'The economy's at risk': President Biden again urges Congress to help avert rail strike

The pressure is on for railroad unions and management to reach a labor deal before a potential freight rail strike hits the U.S. in 10 days.

Negotiations have been ongoing since September, but with both sides failing to reach an agreement, President Biden ordered Congress to step in before the Dec. 9 deadline.

“Congress has to act to prevent [a rail strike],” Biden told reporters on Tuesday. “It’s not an easy call, but I think we have to do it. The economy’s at risk.”

According to the Association of American Railroads, roughly one-third of U.S. exports move by rail.

“Let me be clear: A rail shutdown would devastate our economy,” Biden tweeted on Monday. “Without freight rail, many U.S. industries would shut down.”

Those industries include oil and gas, which rely on railroad tank cars, agriculture, auto production, consumer goods, and manufacturing.

The president is calling on Congress to pass legislation that would adopt the tentative agreement that exists between railroad workers and operators. That agreement features a 24% compounded wage increase from 2020 through 2024 along with five annual $1,000 lump-sum payments.

Eight of the 12 labor unions accepted it, but four — including the nation’s largest rail union Sheet Metal, Air, Rail Transportation (SMART-TD) which represents 28,000 employees — saw a majority of its workers vote against the deal in September.

Compensation reportedly isn’t the driving factor behind the rejection — key sticking points include quality of life, scheduling, staffing levels, and lack of paid sick leave.

House Speaker Nancy Pelosi (D-CA) stated on Tuesday that Congress will vote on a bill on Wednesday to resolve the ongoing dispute. Meanwhile in the Senate, Majority Leader Chuck Schumer (D-NY) said he and Sen. Mitch McConnell (R-KY) have agreed to get the bill passed as soon as possible, “sooner” than the Dec. 9 deadline.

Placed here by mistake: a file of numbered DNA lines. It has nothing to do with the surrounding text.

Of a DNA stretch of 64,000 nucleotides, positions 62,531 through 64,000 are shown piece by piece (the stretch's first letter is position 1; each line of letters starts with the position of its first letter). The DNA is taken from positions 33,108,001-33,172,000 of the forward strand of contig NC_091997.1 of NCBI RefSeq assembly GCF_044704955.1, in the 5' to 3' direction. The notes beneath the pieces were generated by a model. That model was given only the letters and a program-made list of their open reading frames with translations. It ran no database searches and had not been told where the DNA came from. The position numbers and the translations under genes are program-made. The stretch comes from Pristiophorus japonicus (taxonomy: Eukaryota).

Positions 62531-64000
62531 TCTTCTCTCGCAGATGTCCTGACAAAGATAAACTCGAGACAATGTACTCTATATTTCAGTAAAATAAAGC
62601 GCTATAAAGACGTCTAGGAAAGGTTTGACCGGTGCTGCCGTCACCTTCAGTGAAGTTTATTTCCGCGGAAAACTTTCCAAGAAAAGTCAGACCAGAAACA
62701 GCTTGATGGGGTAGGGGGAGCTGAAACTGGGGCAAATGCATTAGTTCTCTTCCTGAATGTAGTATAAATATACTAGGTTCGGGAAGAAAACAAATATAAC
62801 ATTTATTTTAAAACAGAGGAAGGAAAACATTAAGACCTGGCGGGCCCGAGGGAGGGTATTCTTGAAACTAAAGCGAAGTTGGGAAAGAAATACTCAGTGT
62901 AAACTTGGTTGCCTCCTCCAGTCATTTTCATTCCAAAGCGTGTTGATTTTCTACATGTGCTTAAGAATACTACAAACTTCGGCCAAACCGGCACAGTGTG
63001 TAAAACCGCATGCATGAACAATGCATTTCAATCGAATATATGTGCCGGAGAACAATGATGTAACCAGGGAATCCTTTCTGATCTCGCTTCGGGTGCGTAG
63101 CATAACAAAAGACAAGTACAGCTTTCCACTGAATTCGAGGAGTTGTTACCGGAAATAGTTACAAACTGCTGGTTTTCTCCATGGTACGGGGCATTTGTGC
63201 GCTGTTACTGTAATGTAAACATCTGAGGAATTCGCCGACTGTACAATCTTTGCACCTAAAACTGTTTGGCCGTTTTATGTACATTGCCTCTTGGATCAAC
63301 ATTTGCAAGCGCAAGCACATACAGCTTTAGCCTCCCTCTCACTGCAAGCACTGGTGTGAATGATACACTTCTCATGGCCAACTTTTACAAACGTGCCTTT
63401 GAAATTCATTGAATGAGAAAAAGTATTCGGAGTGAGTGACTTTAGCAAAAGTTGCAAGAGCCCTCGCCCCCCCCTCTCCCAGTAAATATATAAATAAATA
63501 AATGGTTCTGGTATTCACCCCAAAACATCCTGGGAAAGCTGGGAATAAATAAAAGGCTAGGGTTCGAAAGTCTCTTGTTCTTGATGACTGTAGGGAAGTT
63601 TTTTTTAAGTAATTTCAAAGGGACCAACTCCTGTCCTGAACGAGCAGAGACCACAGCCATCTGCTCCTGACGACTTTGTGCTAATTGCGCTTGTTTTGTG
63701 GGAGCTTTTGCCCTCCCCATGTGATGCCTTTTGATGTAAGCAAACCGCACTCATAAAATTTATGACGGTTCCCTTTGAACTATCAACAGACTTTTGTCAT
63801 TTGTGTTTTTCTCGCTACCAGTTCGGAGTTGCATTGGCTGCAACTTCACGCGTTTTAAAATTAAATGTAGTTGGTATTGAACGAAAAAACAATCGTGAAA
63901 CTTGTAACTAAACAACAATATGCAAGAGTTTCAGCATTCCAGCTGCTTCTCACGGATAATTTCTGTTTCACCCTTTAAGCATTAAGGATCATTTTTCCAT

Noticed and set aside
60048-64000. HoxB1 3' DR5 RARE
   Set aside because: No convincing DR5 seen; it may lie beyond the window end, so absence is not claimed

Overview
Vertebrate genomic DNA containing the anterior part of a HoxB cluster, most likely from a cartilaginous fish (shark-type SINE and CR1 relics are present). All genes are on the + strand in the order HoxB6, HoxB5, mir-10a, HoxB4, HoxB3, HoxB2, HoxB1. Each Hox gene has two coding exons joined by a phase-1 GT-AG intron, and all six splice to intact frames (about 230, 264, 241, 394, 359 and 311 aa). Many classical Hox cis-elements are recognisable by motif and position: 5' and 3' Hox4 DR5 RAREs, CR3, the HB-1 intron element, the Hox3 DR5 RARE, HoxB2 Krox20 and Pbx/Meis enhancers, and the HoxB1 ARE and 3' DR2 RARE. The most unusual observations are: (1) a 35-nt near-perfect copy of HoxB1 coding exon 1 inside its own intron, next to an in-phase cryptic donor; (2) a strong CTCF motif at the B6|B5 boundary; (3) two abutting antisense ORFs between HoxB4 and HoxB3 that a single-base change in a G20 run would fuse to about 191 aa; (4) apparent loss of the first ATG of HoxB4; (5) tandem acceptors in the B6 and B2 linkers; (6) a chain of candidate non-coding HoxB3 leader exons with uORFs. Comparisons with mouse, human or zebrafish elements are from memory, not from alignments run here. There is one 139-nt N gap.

'We don't have the capacity to do it'

A strike would mean operations halting across the country. Not only would transportation be impacted but also shipping and freight, which have already been embroiled in supply chain disruptions.

“These are companies that have already had inventory challenges going all the way back from 2020,” Mark Okerstrom, president of Convoy, an American trucking software company, told Yahoo Finance Live (video above). “COVID disruption in 2021 continued this year, so it would just be adding disruption upon disruption.”

On Monday, more than 400 groups — including the U.S. Chamber of Commerce, the National Retail Federation, and the American Farm Bureau Federation — penned a letter to Congress warning of the impacts of a strike and urged them to intervene.

"The risks to our nation’s economy and communities simply make a national rail strike unacceptable," the letter stated. "Therefore, absent a voluntary agreement, we call on you to take immediate steps to prevent a national rail strike and the certain economic destruction that would follow."

The letter warned that rail traffic stoppage could halt nearly 30% of U.S. cargo shipments and cost the economy up to $2 billion per day on top of worsening the current inflationary environment. It also predicted that up to 7 million travelers per day would see their rail services disrupted.

According to CNN Business, though, the labor unions don’t want Congress to intervene, arguing that it would take away their leverage at the bargaining table.

Okerstrom said that a rail strike would be “really significant,” particularly at this time of the year when the holiday shopping season is underway.

“About 7,000 of these rail cars are moving every day [via] long haul,” Okerstrom said. “It’s about 40% of the long-haul freight in the U.S. that’s moved on rail cars. It would take about 470,000 new long-haul trucks to essentially come into the market to replace this … We don’t have the capacity to do it.”

Adriana Belmonte is a reporter and editor covering politics and health care policy for Yahoo Finance. You can follow her on Twitter @adrianambells and reach her at [email protected]

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